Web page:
Academic journal article Journal of Teacher Education

Teacher Educator Professional Learning in the Third Space: Implications for Identity and Practice

Academic journal article Journal of Teacher Education

Teacher Educator Professional Learning in the Third Space: Implications for Identity and Practice

Article excerpt


The professional learning of teacher educators has received increasing attention in the research literature in recent years (Murray & Male, 2005; Swennen, Shagrir, & Cooper, 2009; van Velzen, van der Klink, Swennen, & Yaffe, 2010), after many years of being seen as under-researched and poorly theorized (Davey, 2013). While the work of teacher educators is becoming more clearly understood in respect to the transition from teacher to teacher educator (Williams, Ritter, & Bullock, 2012), one aspect of their pedagogy that is still relatively unexamined is that of working in schools with mentor or cooperating teachers and preservice teachers, particularly during professional experience programs. It is easy to assume that this dimension of teacher educator practice is relatively straightforward and unproblematic for former schoolteachers now working as teacher educators. However, just as the literature on the transition from teacher to teacher educator has revealed (Boyd & Harris, 2010; Williams et al., 2012; Wood & Borg, 2010), the work of teacher educators in the space between universities and schools is anything but straightforward and unproblematic. It is an area of professional practice that is increasingly revealed as complex and challenging, even for experienced teacher educators (Cuenca, Schmeichel, Butler, Dinkelman, & Nichols, 2011; Martin, Snow, & Franklin Torrez, 2011).

The importance of understanding the nature of working in this third space is underlined by the changing educational policy context of many governments in relation to teacher education programs and teacher quality. For example, in Australia, the Federal government has allocated extensive resources to assist universities and schools to work together in partnership to develop models of teacher education that involve closer links between teachers in schools and teacher educators in universities. In Victoria, the School Centres of Teaching Excellence, and the more recent Teaching Academies of Professional Practice, require schools and universities to form innovative partnerships where teachers, teacher educators, and preservice teachers work together to "facilitate strong school-university partnerships to deliver a quality professional experience for pre-service teachers; [to] adopt an onsite learning approach; [and to] foster a community of practice on pre-service education" (Department of Education and Early Childhood Development, 2014). Similarly, in the United Kingdom, the Schools Direct program is the latest step in the gradual shift of initial teacher education from tertiary providers to schools. Teacher educators in universities are increasingly required to work closely with schools in the provision of preservice programs. Such shifts of policy direction, requiring closer collaboration between teachers and teacher educators, make it essential for teacher educators to be well equipped to work effectively in these newly emerging third spaces and to recognize and manage the challenges that this brings.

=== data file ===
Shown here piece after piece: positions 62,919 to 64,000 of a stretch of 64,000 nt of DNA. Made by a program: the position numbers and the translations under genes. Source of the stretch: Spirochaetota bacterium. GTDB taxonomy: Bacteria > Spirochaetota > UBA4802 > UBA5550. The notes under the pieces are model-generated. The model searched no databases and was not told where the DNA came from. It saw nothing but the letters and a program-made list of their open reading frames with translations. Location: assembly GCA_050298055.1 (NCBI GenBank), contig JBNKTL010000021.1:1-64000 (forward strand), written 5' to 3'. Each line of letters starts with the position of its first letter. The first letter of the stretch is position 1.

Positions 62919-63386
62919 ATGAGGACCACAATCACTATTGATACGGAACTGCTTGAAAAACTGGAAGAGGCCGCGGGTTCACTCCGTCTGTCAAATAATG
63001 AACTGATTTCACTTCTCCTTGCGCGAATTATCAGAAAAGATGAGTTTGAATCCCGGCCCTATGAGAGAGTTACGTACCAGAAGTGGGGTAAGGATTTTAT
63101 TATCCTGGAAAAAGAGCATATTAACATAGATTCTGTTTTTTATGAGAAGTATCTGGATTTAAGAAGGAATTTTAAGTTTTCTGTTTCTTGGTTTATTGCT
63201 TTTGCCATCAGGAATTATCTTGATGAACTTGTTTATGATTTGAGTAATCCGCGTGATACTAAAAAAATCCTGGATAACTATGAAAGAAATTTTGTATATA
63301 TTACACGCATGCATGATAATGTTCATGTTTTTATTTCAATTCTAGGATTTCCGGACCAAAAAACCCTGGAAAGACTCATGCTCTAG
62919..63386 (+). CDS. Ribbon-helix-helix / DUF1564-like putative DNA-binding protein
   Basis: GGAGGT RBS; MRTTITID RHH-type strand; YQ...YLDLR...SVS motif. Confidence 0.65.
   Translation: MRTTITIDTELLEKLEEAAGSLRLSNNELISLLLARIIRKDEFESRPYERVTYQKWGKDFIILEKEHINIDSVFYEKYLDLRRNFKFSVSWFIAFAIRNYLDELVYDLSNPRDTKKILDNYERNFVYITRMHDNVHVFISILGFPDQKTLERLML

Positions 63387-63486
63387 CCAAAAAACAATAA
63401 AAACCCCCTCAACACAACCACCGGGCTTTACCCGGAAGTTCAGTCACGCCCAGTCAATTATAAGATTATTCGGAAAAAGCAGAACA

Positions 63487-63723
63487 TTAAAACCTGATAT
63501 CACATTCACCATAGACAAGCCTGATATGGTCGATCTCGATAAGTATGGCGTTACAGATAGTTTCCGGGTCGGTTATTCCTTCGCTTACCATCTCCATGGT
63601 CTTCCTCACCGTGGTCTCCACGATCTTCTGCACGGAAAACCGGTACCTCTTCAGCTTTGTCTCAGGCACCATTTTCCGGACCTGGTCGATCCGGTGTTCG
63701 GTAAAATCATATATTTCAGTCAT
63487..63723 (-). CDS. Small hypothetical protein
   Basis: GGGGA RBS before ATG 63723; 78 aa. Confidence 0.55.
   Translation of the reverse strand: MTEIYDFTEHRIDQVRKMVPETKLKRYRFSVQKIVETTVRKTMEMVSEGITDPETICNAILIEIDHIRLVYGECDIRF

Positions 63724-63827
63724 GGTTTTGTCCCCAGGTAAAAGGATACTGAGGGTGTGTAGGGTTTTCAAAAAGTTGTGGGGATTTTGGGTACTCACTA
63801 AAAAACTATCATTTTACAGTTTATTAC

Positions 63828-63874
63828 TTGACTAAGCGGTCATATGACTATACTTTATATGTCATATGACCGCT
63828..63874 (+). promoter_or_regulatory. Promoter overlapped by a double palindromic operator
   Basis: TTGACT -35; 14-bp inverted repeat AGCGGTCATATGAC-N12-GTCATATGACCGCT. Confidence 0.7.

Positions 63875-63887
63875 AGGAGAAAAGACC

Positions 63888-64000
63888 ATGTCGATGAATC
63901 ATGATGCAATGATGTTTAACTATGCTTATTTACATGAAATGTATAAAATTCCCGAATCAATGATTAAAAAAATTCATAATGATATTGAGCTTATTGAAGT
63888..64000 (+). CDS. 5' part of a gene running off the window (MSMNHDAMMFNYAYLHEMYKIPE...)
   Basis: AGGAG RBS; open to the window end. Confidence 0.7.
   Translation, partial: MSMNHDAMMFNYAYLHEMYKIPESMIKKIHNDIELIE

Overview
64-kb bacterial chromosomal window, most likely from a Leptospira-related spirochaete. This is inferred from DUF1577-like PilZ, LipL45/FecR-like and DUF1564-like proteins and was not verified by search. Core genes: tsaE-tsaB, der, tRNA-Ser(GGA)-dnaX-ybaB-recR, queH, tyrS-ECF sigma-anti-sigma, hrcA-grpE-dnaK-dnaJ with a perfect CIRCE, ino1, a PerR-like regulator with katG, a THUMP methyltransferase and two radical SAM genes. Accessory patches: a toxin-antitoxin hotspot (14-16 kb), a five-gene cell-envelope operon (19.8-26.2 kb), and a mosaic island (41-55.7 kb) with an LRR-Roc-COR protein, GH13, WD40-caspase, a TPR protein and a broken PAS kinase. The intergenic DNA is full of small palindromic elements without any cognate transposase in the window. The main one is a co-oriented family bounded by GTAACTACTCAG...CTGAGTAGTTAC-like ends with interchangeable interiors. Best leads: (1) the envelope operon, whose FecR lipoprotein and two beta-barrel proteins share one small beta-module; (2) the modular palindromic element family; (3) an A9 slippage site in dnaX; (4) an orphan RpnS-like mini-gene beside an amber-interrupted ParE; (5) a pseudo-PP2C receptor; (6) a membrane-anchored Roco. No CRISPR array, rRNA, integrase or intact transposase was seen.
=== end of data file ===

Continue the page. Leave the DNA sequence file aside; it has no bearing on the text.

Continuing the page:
As a former primary teacher and mentor of student teachers for many years, and now working as a teacher educator in university-based professional experience programs, I was interested to examine my own experiences in the third space created by practicum supervision in schools and the impact of this work on my evolving professional identity and practice as a teacher educator (Williams, 2012, 2013). After undertaking a self-study to this end, I was prompted to find out whether or not other teacher educators had similar or different experiences to me and to explore what could be learned from their experiences to inform the professional learning of teacher educators into the future. This article reports on the results of that research project, involving teacher educators from five different universities in three different countries (Australia, United Kingdom, and The Netherlands).

Literature Review

The concept of a third space derives from the boundary crossing work of Bhabha (1994) and later of Engestrom. …

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